Staff Publications

Staff Publications

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    'Staff publications' is the digital repository of Wageningen University & Research

    'Staff publications' contains references to publications authored by Wageningen University staff from 1976 onward.

    Publications authored by the staff of the Research Institutes are available from 1995 onwards.

    Full text documents are added when available. The database is updated daily and currently holds about 240,000 items, of which 72,000 in open access.

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Record number 525245
Title Conclusive evidence for hexasomic inheritance in chrysanthemum based on analysis of a 183 k SNP array
Author(s) Geest, Geert van; Voorrips, Roeland E.; Esselink, Danny; Post, Aike; Visser, Richard G.F.; Arens, Paul
Source BMC Genomics 18 (2017). - ISSN 1471-2164
DOI https://doi.org/10.1186/s12864-017-4003-0
Department(s) Horticulture & Product Physiology
PBR Quantitative aspects of Plant Breeding
PE&RC
PBR Biodiversity and genetic variation
Plant Breeding
EPS
PBR Ornamentals, tissue culture and gene transfer
Publication type Refereed Article in a scientific journal
Publication year 2017
Keyword(s) Allelic expression bias - Disomic - Hexaploid - Polyploid - Polysomic - RNA-seq - SNP array - SNP retrieval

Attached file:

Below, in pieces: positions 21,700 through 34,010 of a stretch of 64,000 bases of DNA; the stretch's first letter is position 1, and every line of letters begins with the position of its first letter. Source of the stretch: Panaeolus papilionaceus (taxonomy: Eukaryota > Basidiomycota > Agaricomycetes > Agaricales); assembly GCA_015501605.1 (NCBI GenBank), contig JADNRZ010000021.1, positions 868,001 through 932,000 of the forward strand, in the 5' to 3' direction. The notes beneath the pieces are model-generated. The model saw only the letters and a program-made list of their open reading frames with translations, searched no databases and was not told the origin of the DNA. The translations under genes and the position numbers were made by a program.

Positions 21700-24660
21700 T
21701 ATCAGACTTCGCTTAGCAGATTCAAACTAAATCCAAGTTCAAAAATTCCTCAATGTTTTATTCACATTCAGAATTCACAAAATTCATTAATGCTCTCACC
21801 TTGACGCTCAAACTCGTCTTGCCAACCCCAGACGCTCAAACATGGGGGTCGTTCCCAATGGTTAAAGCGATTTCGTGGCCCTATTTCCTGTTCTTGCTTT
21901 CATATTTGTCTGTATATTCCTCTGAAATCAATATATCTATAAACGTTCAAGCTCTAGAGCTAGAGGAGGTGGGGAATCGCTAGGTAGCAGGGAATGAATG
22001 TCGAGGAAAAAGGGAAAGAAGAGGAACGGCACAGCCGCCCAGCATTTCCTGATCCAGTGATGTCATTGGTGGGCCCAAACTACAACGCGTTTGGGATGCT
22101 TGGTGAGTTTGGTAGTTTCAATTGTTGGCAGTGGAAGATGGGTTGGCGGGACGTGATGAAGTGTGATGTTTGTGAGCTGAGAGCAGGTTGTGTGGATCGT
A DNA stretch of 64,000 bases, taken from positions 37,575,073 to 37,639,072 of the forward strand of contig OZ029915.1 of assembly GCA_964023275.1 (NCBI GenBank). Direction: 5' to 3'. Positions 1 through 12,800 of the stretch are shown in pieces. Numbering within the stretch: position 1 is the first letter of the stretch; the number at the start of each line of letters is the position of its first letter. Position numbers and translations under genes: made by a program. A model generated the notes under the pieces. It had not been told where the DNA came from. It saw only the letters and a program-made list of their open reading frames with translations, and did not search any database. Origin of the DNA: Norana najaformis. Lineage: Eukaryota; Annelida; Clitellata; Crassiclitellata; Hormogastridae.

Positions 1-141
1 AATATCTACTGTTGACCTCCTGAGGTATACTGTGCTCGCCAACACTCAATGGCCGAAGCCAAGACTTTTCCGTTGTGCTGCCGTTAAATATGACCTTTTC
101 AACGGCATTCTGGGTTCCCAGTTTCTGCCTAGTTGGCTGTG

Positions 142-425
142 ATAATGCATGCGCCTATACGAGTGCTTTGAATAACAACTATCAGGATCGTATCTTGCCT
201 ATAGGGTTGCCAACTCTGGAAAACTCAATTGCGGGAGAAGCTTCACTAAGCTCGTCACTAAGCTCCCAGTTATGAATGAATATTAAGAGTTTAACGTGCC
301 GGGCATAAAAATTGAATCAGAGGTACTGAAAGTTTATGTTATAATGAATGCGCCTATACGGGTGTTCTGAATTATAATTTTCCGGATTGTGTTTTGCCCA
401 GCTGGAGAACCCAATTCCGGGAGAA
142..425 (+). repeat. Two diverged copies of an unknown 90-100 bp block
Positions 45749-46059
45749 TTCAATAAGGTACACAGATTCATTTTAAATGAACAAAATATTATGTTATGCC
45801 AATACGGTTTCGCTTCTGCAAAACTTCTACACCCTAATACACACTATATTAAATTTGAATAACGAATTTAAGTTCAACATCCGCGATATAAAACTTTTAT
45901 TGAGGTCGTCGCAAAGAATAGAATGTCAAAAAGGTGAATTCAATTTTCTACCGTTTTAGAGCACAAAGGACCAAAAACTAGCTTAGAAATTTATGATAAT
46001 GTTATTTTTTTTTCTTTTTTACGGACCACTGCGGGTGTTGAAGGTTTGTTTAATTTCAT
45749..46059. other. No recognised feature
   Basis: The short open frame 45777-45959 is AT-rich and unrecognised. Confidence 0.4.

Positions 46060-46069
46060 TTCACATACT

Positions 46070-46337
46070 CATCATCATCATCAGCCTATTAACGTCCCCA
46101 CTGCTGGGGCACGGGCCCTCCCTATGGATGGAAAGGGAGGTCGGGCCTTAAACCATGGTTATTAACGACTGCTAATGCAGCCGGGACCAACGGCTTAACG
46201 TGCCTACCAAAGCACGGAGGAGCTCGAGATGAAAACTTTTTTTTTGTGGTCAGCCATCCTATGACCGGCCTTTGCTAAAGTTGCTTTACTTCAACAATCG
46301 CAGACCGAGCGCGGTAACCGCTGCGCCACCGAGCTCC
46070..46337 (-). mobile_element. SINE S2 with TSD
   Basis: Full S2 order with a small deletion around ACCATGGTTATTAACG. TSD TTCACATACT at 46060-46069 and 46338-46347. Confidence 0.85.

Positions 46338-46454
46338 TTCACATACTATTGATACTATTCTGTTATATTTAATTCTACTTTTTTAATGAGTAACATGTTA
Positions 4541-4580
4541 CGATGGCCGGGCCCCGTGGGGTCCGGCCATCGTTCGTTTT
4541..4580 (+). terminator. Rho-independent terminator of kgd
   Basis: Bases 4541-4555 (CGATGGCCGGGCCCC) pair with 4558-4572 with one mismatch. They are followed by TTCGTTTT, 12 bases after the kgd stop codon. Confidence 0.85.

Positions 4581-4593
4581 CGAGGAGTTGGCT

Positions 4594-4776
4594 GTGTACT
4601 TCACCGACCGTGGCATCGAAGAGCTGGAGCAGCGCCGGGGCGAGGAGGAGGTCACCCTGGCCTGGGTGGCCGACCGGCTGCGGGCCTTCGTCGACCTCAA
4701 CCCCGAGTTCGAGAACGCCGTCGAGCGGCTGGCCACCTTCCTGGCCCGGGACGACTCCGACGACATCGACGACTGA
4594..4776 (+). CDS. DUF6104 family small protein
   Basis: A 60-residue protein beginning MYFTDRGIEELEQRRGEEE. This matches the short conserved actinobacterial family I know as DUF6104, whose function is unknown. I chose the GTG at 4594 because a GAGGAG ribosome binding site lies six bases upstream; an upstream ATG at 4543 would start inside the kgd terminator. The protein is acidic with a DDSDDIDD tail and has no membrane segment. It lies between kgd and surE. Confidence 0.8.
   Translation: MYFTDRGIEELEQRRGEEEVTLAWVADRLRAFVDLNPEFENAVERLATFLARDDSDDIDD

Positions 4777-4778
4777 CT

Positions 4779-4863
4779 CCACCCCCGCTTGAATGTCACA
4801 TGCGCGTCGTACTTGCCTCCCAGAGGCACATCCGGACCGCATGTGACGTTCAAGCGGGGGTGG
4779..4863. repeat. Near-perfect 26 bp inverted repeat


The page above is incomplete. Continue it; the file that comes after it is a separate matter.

Abstract Background: Cultivated chrysanthemum is an outcrossing hexaploid (2n = 6× = 54) with a disputed mode of inheritance. In this paper, we present a single nucleotide polymorphism (SNP) selection pipeline that was used to design an Affymetrix Axiom array with 183 k SNPs from RNA sequencing data (1). With this array, we genotyped four bi-parental populations (with sizes of 405, 53, 76 and 37 offspring plants respectively), and a cultivar panel of 63 genotypes. Further, we present a method for dosage scoring in hexaploids from signal intensities of the array based on mixture models (2) and validation of selection steps in the SNP selection pipeline (3). The resulting genotypic data is used to draw conclusions on the mode of inheritance in chrysanthemum (4), and to make an inference on allelic expression bias (5). Results: With use of the mixture model approach, we successfully called the dosage of 73,936 out of 183,130 SNPs (40.4%) that segregated in any of the bi-parental populations. To investigate the mode of inheritance, we analysed markers that segregated in the large bi-parental population (n = 405). Analysis of segregation of duplex x nulliplex SNPs resulted in evidence for genome-wide hexasomic inheritance. This evidence was substantiated by the absence of strong linkage between markers in repulsion, which indicated absence of full disomic inheritance. We present the success rate of SNP discovery out of RNA sequencing data as affected by different selection steps, among which SNP coverage over genotypes and use of different types of sequence read mapping software. Genomic dosage highly correlated with relative allele coverage from the RNA sequencing data, indicating that most alleles are expressed according to their genomic dosage. Conclusions: The large population, genotyped with a very large number of markers, is a unique framework for extensive genetic analyses in hexaploid chrysanthemum. As starting point, we show conclusive evidence for genome-wide hexasomic inheritance.
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